Ex-Ministers, DCE Must Show Up
A section of supporters of the opposition National Democratic Congress (NDC), have condemned what they describe as the lackadaisical attitude of some Ministers of State and District Chief Executives (DCEs), who served during their regime, in the current rejuvenation efforts of the party.
The supporters, who spoke exclusively to The Chronicle, complained that since the party lost in 2000, most of the Ministers and DCEs who had been vociferous on national issues in general and those of the party in particular, now supported the party on only the quiet. Some of these former ministers who have since reportedly failed to openly demonstrate their support and commitment to the efforts being made by the party to recapture political power in the up coming general elections were mentioned as Messrs. Donald Adabere, Samuel Nuamah Donkor, Kofi Totobi-Quakyi, Daniel Ohene Agyekum, J. H. Owusu Acheampong, I. K. Adjei Mensah, among others.
This concern of the supporters was revealed when this paper sought their views on whether the past appointees of the party were doing enough to help the party. They claimed the party was gradually becoming unpopular in some parts of the country because its appointees from those parts, who should have helped to invigorate it had decided to recoil into their shells. Majority of the supporters The Chronicle spoke to also wondered why former DCEs who wielded so much influence in their respective districts had also failed to complement the efforts being made by the leadership in the various constituencies to strengthen the party. Most of the interviewees pointed out that they expected the NDC parliamentary primaries in the various constituencies to be keener than they had been so far.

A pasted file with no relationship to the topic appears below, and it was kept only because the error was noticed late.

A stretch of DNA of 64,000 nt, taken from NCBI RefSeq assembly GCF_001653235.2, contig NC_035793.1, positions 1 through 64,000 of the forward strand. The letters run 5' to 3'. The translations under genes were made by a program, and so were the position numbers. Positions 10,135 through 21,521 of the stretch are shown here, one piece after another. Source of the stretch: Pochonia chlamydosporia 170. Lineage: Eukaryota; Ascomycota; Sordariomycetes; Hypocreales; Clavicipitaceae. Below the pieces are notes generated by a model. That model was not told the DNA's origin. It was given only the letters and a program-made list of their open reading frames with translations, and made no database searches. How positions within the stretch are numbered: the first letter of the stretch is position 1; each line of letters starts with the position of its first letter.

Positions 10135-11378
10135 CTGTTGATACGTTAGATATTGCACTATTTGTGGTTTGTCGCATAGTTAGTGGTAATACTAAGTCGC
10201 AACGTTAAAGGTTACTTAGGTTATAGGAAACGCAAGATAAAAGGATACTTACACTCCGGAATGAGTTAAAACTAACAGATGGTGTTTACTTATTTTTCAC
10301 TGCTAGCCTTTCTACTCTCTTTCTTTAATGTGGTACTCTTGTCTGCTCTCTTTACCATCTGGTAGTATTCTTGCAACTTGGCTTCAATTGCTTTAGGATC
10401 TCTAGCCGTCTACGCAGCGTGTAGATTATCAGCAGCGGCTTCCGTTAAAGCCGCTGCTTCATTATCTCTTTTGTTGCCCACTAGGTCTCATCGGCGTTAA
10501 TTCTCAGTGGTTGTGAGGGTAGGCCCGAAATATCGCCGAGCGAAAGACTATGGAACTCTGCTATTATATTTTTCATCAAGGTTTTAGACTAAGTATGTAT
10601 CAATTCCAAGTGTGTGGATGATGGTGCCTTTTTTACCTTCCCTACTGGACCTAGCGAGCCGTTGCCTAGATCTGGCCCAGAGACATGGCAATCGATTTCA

“We had the conviction that our past ministers and DCEs were going to enter the race of our parliamentary primaries to make such contests very interesting and also convince our supporters that we still have our core elements behind us,” Mr. Abdulai Salifu of the Ahafo Ano North Constituency of the party stated. Specific mention was made of Mr. Martin Amidu, the party's vice presidential candidate in the 2000 elections. They wondered what Mr. Amidu, who claimed to be the shadow vice president, had been doing since his ambition to become the Fourth Republic's third vice president was shattered by NPP's victory.
“In fact, if someone who was to become the vice president of the country, had the NDC won the elections, is not being heard of, then I wonder how those of us at the grassroots can be convinced to be serious and remain committed to the activities of the party,” another activist of the umbrella party said. The supporters have warned that until the former ministers and other known top functionaries of the party showed up in the campaign for the December general elections, it would be very difficult for the party to realize its vision of recapturing political power.